• (RP) IPA: /ˈɡɪldə/
  • (GA) IPA: /ˈɡɪldɚ/

gilder (plural gilders)

  1. One who gilds; especially one whose occupation is to overlay#Verb|overlay things with gold.
    • 1609 December (first performance), Benjamin Jonson [i.e., Ben Jonson], “Epicoene, or The Silent Woman. […]”, in The Workes of Ben Jonson (First Folio), London: By Will[iam] Stansby, published 1616, OCLC 960101342 ↗, Act I, scene i, page 532 ↗:
      A lady ſhould, indeed, ſtudie her face, when wee thinke ſhee ſleepes: nor, when the dores are ſhut, ſhould men bee inquiring, all is ſacred within, then. [...] you ſee guilders will not worke, but inclos'd. They muſt not diſcouer, how little ſerues, with the helpe of art, to adorne a great deale.
    • 1735, [John Barrow], “COUCH ↗”, in Dictionarium Polygraphicum: Or, The Whole Body of Arts Regularly Digested. [...], volume II (I–S), London: Printed for C[harles] Hitch and C[harles] Davis […], and S[amuel] Austen […], OCLC 987025732 ↗:
      The leather gilders lay a Couch of water and whites of eggs on the leather, before they apply the leaf gold or ſilver.
    • 1887, Karl Marx, “Division of Labour and Manufacture”, in Samuel Moore and Edward Aveling, transl.; Frederick [i.e., Friedrich] Engels, editor, Capital: A Critical Analysis of Capitalist Production: Translated from the Third German Edition, volume I, London: Swan Sonnenschein, Lowrey, & Co., […], OCLC 959604809 ↗, part IV (Production of Relative Surplus-value), section 1 (Twofold Origin of Manufacture), page 327 ↗:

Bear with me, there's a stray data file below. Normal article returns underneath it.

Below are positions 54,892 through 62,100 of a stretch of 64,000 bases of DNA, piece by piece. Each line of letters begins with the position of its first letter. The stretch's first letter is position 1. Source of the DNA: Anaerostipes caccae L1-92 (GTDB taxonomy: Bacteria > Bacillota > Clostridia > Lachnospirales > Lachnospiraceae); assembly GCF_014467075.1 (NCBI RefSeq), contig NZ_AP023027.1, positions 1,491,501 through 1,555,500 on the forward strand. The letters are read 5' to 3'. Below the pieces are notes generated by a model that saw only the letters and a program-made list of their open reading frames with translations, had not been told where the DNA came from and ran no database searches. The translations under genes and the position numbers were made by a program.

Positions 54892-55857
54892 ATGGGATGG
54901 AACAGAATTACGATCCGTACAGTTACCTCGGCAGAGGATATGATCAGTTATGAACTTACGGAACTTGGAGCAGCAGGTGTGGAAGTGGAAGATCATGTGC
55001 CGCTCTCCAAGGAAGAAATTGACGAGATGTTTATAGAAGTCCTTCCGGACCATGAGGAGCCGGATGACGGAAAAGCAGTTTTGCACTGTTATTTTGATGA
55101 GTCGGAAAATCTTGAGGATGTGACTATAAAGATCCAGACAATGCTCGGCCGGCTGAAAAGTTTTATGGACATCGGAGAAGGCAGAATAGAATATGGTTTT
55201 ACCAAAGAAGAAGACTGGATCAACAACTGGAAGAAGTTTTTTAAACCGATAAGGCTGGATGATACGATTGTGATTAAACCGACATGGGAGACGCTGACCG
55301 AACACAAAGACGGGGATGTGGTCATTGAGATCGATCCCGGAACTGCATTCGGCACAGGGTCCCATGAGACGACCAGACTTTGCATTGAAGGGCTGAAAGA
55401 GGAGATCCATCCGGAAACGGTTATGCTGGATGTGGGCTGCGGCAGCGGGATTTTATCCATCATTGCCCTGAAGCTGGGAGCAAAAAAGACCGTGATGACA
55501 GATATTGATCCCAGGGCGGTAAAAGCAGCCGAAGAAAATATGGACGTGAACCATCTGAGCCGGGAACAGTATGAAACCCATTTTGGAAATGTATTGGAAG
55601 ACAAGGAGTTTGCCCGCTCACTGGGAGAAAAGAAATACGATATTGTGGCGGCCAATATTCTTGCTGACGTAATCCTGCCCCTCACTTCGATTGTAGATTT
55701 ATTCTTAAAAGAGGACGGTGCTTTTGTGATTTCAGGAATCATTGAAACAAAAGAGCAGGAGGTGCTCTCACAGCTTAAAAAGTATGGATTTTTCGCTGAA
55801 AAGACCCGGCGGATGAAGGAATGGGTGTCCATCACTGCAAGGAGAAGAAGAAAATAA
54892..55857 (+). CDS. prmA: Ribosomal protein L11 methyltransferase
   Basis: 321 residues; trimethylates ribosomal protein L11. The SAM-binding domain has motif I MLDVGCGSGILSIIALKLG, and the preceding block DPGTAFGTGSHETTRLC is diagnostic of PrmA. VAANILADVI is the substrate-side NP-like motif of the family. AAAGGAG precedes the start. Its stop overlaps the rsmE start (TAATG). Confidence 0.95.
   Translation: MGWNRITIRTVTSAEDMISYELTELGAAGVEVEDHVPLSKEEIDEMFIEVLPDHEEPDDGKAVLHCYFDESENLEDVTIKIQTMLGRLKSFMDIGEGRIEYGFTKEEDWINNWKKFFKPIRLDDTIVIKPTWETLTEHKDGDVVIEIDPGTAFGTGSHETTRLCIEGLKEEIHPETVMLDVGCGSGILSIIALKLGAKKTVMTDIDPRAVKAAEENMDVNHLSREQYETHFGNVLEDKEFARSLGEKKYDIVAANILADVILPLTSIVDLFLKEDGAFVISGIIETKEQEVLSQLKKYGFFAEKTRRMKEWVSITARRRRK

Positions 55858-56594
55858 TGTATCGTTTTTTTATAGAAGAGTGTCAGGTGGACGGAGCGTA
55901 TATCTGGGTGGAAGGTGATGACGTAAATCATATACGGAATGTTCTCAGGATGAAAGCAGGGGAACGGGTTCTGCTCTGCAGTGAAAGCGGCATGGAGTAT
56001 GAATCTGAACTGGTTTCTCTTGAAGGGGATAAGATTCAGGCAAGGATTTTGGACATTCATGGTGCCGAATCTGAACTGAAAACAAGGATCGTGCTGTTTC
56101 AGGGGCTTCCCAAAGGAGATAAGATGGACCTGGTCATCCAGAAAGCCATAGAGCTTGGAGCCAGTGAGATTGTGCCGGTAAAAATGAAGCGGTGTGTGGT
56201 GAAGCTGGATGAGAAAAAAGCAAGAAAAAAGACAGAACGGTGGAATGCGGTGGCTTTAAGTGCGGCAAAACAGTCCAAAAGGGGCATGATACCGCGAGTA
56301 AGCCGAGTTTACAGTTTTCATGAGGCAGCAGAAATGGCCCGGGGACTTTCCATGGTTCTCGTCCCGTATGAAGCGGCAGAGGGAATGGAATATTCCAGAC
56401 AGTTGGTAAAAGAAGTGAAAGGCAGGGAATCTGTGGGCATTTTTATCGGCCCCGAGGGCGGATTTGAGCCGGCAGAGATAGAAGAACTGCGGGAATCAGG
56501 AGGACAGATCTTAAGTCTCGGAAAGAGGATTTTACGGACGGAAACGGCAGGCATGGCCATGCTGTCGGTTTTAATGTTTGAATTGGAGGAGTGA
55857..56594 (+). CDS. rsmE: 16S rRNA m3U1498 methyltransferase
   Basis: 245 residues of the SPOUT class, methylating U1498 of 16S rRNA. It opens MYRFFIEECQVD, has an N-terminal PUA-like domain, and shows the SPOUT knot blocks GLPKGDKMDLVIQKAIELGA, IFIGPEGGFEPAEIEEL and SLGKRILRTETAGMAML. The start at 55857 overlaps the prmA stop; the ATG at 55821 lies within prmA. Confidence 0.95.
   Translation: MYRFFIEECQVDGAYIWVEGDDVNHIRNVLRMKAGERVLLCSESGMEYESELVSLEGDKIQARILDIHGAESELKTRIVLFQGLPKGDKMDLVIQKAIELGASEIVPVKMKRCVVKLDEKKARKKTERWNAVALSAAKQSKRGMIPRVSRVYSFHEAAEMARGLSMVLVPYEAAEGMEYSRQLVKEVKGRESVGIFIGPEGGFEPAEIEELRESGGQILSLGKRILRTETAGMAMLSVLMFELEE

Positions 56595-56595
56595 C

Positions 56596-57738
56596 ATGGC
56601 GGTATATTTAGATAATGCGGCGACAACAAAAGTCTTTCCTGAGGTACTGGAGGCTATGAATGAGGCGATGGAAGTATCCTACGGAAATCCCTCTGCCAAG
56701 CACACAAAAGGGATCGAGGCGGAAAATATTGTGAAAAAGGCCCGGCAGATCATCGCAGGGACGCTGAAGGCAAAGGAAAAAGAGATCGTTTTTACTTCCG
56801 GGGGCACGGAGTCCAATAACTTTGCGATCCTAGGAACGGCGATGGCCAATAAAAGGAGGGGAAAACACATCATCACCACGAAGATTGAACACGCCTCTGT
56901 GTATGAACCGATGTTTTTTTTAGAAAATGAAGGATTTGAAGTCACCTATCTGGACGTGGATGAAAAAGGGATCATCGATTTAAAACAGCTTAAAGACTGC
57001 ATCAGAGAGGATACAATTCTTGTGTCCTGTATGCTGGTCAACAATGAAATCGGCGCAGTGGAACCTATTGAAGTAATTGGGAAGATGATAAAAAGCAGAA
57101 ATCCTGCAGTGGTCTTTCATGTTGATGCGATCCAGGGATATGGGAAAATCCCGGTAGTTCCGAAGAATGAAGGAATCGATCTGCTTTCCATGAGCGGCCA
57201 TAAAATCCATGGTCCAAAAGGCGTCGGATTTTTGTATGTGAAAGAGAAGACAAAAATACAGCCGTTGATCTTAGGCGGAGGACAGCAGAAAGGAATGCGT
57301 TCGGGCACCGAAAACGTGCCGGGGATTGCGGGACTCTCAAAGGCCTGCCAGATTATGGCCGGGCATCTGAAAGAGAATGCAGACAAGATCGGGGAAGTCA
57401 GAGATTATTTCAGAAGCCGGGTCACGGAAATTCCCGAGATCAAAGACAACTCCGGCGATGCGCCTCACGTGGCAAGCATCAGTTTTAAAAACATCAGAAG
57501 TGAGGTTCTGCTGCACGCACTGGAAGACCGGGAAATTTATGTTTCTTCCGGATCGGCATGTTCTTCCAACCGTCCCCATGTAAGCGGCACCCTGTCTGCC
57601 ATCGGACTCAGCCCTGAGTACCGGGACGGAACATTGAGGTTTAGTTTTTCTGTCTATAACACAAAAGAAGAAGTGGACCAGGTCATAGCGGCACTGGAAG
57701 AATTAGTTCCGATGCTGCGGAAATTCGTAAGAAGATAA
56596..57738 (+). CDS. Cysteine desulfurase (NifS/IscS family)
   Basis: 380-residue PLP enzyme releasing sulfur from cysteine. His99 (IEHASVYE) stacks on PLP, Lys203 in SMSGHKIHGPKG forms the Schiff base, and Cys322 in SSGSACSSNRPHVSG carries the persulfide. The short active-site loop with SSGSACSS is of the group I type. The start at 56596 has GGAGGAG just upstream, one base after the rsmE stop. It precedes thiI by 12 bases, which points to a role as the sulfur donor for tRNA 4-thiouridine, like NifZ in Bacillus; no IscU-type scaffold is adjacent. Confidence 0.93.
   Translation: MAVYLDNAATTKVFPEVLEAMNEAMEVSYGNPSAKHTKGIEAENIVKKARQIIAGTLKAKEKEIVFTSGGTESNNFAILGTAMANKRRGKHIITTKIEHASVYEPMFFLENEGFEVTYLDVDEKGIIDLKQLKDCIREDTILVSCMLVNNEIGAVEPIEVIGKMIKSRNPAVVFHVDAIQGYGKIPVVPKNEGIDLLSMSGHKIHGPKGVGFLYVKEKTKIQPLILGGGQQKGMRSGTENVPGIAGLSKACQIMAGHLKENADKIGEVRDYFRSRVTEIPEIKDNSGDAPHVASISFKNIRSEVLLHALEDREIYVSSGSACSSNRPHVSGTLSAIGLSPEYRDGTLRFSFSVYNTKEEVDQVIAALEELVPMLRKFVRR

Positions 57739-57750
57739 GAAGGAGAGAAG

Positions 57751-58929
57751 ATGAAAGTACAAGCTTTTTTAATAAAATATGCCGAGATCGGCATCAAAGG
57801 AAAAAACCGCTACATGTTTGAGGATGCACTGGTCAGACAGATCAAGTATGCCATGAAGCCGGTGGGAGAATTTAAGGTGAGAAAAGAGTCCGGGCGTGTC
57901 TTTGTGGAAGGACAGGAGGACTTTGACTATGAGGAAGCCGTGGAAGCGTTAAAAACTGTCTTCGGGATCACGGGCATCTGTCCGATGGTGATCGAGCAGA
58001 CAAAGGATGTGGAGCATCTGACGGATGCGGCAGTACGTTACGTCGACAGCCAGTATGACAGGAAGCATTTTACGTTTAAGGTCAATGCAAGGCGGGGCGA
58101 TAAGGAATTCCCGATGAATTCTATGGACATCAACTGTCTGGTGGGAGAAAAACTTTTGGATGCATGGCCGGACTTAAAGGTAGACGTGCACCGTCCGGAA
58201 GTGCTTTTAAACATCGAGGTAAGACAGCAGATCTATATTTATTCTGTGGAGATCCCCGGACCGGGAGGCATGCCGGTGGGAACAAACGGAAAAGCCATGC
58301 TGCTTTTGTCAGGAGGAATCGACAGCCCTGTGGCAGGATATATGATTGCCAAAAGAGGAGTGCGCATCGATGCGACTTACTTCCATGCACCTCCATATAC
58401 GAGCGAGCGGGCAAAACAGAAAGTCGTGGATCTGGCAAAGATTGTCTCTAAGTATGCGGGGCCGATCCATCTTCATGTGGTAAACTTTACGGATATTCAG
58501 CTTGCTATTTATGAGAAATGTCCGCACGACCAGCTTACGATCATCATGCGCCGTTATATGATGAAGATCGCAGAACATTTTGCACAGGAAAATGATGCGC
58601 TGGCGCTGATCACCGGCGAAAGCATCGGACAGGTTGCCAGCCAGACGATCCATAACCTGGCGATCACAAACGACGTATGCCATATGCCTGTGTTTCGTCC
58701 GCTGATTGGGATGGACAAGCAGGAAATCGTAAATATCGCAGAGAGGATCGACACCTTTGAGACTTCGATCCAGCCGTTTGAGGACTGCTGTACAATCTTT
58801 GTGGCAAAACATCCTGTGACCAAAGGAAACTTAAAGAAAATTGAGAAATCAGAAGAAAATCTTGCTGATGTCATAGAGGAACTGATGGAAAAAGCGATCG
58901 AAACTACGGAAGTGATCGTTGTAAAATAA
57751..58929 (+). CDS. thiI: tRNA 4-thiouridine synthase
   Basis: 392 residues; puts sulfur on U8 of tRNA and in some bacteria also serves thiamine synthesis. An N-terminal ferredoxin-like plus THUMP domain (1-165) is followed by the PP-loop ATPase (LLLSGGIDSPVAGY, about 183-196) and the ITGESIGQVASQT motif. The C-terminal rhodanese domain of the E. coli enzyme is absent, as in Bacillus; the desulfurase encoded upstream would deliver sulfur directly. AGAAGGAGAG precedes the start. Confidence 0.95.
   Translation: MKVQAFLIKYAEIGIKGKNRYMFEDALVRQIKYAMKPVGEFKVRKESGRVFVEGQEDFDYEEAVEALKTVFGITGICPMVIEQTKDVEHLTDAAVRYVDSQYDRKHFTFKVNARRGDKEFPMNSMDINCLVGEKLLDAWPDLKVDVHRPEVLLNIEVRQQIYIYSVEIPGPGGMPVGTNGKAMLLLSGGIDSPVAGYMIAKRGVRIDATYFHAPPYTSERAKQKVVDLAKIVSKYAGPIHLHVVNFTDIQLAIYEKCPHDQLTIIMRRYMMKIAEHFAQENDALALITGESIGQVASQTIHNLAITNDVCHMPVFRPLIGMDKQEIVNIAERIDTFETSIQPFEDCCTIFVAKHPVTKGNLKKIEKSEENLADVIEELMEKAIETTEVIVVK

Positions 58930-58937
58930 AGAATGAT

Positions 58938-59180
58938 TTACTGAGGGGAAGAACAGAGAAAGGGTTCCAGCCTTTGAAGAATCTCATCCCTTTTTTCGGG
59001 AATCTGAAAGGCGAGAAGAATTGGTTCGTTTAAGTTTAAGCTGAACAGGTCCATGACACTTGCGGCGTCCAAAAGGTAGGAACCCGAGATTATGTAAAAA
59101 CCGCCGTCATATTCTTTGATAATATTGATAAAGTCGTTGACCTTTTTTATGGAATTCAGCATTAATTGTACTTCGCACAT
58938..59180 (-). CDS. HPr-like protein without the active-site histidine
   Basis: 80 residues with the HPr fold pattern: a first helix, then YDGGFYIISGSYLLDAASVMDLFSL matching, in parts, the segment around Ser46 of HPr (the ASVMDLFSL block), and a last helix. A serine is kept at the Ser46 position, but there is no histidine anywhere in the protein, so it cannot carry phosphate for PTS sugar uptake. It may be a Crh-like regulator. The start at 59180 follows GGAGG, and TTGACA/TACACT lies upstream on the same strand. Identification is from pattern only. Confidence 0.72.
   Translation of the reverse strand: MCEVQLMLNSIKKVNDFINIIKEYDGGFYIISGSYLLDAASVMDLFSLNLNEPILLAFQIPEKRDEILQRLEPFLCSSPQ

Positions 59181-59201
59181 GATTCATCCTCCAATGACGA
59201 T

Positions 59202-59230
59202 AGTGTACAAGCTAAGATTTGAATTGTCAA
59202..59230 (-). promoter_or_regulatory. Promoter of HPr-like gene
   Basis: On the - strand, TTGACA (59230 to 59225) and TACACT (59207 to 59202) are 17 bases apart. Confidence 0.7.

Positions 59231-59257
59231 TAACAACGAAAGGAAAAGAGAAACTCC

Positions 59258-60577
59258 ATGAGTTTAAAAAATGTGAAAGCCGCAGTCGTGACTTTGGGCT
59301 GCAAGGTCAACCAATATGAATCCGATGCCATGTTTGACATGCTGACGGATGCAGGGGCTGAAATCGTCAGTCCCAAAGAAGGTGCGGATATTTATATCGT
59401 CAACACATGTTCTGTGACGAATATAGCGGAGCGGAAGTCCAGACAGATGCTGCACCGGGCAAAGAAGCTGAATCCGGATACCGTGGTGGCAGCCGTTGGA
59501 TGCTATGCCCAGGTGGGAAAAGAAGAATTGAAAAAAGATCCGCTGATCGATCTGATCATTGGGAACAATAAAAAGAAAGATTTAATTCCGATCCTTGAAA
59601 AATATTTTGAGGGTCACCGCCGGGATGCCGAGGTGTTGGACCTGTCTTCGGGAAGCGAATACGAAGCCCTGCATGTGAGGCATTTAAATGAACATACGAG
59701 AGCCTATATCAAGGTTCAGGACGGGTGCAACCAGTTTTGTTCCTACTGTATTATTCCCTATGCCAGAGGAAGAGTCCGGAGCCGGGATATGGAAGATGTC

A carriage, for example, was formerly the product of the labour of a great number of independent artificers, such as wheelwrights, harness-makers, tailors, locksmiths, upholsterers, turners, fringe-makers, glaziers, painters, polishers, gilders, &c. [...] [I]f a number of carriages are being made simultaneously, some may be in the hands of the gilders while others are going through an earlier process.
Translations Noun

gilder (plural gilders)

  1. (archaic, rare) Alternative spelling of guilder
    • c. 1594, William Shakespeare, “The Comedie of Errors”, in Mr. William Shakespeares Comedies, Histories, & Tragedies: Published According to the True Originall Copies (First Folio), London: Printed by Isaac Iaggard, and Ed[ward] Blount, published 1623, OCLC 606515358 ↗, [Act I, scene i], page 85 ↗, column 1:
      The enmity and diſcord which of late / Sprung from the rancorous outrage of your Duke, / To Merchants our well-dealing Countrimen, / Who wanting gilders to redeeme their liues, / Haue ſeal'd his rigorous ſtatutes with their blouds, / Excludes all pitty from our threatning lookes: [...]

Proper noun
  1. Surname

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